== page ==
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NEW YEAR.

NEW YEAR.

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Published by glennpease
BY REV. N. P. KNAPP



"The harvest is past, the summer is ended, and we are not saved." — Jeremiah viii. 20.
BY REV. N. P. KNAPP



"The harvest is past, the summer is ended, and we are not saved." — Jeremiah viii. 20.

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Published by: glennpease on Jun 20, 2013
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EW YEAR.BY REV. . P. KAPP"The harvest is past, the summer is ended, and we are not saved." — Jeremiahviii. 20.This was the mournful cry of the Jews, who were weary withwatching for deliverance from the just judgments of God, which,they had brought on themselves by wilful and obstinate rebel-lion. The lapse of time was marked by the successive seasonsof the year, as determined by the earth's motion in space, aswell as by its products under the hand of culture. And thepathetic allusion to the harvest, which preceded the summer,and to the fading away of summer into sad and dreary winter,betokening the gloom of hopelessness, affords a picture of theirdistress which calls for deep commiseration. They had lookedfor salvation from the miseries for which they were not prepared,and had looked eagerly in vain. And as they watched thecoming and going of year after year, and yet discerned no signsof rescue, their hearts sank in despair, and the wail was heardfrom many voices, " The harvest is past, the summer is ended,and we are not saved."So may the captive in his dungeon mark with painful exact-ness the years of his sad and helpless thraldom, or the afflictednote the duration of the sorrow which God's chastening handhas laid upon him. And so may they who are held in bondageto Satan, review year by year, the time past of their lives whichhas been suffered to pass unimproved, with a sad lamentation fortheir waste of precious moments, the casting away of means of grace and offers of salvation.The beginning of a new year is a fit time to take a retrospect
 
S88 SERMO XLVI.of our lives. Few can look back upon a bygone year with per-fect satisfaction. Many find way marks of folly, wickedness orsuffering," upon which the mind reluctantly rests, and from whichit would gladly bound onward with eager anticipation of a betterand happier year to come. But conscience lays her hand uponthem, and stays them, till they have read the lesson of the past.We shall all do well to heed this lesson, whether we have pro-fessed to seek that best of all man's hopes, a title to eternal life,or have preferred to this the joys which perish with the body.If during the year that has just gone to mingle its notes of warn-ing with the voices of the past, we have failed to make gooduse of the privileges of our calling in Christ Jesus, we shouldbe reminded, by the lapse of time, of our approach to the end of our term of probation, and to the judgment after death, for themisused opportunities which we mourn. And the memento of life's fleeting character will serve to quicken our diligence, andwarm our zeal in the pursuit of that holiness which should bethe constant and highest object of life. To the professed discipleof Christ, time is a talent, for which he must answer before theLord in the great day of account. But to the sinner who hasnot laid hold on Christ, the Saviour, time is precious opportunitythat should be prized above all things which time measures.All its sands are golden, more precious than rubies. The mo-ments which make up years, of which man has few indeed, whenviewed as the term of his probation, may be regarded as strandsof a rope on which he is suspended over an abyss of ruin. Theirgradual untwisting leaves, year after year successively, a lessen-ing cord, till but a single slender thread separates him fromdestruction.Yet few sinners estimate their time with reference to eternalretribution. one surely can do so, who do not strive to winthe hope of salvation, which is set before them in the gospel.And yet the word of God bids us count "our life as a vapour,which soon vanishes away," and " so to number our days as toapply our hearts unto wisdom." While, therefore, it behoovesthe believer to devote the first day of the new year to a carefulreview of the past, in order that he may make a better use of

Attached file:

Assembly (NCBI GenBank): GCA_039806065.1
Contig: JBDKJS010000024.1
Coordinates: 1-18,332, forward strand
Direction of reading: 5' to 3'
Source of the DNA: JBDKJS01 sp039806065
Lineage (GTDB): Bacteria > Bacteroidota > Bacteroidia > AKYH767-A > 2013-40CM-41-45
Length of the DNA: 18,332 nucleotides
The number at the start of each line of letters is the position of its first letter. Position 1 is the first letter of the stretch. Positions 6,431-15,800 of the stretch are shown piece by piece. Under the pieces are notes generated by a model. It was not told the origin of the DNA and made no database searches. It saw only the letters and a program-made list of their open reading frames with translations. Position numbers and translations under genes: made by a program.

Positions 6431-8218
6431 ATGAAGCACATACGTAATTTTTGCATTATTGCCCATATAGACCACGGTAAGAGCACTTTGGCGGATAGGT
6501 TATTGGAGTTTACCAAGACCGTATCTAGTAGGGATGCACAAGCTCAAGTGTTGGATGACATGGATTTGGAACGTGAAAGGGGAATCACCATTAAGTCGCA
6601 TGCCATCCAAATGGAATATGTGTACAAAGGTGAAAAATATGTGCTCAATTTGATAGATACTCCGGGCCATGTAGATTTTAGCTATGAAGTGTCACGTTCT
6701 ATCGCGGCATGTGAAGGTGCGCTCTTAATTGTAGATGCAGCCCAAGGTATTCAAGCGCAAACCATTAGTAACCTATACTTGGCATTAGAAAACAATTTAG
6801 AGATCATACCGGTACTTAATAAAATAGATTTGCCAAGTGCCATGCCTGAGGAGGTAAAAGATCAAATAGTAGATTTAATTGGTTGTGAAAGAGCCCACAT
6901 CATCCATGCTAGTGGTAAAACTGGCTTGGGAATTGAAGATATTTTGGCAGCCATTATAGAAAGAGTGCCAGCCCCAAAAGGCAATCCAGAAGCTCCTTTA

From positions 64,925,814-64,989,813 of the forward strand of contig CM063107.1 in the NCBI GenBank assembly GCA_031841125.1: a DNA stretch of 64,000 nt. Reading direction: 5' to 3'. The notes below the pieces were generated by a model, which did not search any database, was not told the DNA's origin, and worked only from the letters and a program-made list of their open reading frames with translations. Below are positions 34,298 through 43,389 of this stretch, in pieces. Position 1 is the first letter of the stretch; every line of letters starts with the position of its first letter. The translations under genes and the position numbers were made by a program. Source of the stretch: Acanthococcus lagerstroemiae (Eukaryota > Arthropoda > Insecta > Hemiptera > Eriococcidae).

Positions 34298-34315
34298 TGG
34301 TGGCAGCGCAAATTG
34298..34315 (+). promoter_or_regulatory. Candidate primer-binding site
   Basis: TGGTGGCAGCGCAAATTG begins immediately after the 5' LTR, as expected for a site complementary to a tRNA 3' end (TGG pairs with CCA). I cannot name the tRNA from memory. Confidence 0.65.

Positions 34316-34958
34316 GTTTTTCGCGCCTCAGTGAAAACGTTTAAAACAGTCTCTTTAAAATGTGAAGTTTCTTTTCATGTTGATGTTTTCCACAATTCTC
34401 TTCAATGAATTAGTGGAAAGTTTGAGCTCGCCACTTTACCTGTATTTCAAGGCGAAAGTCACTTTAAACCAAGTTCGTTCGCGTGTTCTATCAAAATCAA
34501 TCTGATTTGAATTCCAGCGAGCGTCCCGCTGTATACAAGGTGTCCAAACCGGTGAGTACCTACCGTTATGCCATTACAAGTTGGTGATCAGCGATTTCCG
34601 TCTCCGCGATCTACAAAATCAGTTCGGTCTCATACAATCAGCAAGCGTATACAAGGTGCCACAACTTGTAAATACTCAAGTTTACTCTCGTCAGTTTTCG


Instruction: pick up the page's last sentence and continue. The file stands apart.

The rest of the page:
the time to come, the unbeliever should mourn over a lost por-tion of that season of grace, which once past can never return,and which may be found at last too short for the great work of SERMO XL VI. 389his salvation. And we mean by " unbelievers," all who havenot em'fraced the hope of salvation, through a settled and avowedfaith in Christ, All such persons may well take up, at the pre-sent season, the lamentation in our text, and say, "The harvestis past, the summer is ended, and we are not saved." This maywith ^ood reason be done, first, by persons of any age, who arestill living in sin, with reference to tlie loss of a large portionof their term of trial. For one year is a large, very largeportion of the term of trial allotted to some men. The un-pardoned sinner should consider that he has lost a full year of grace, that his moral responsibility has increased in a fearfulratio, that he is more sinful, and of course more deeply guiltyin the sight of God, than he was when he began the year justpast, and that while he has more to repent of, he has less timefor repentance, that while his condemnation is greater his hopeof salvation is more feeble, because his evil habits are strongerand more unyielding in consequence of the indulgence affordedthem. Reflections of this kind he may reasonably pursue, evenif he has had no special awakening, no remarkable visitings of God's Spirit, whose power has been resisted and goodness de-spised. But if the retrospect which his conscience holds up tohim, shows any seasons of peculiar religious movement, if he canremember that while many around him were brought to a know-ledge of salvation, he had been almost persuaded to be a Chris-tian in faith and hope, and consistent profession, but had fallenback into sin, through hardness of heart, he may well fear thatthe harvest of souls is indeed past, and that he will be cast outamong the tares for the final burning. The young, whose mindsare active, and affections fresh, and who of course embracewarmly what they fasten upon, should regard their youth as theharvest season in spiritual things, and should therefore give theirbest days to religion. Let them not spend their strength in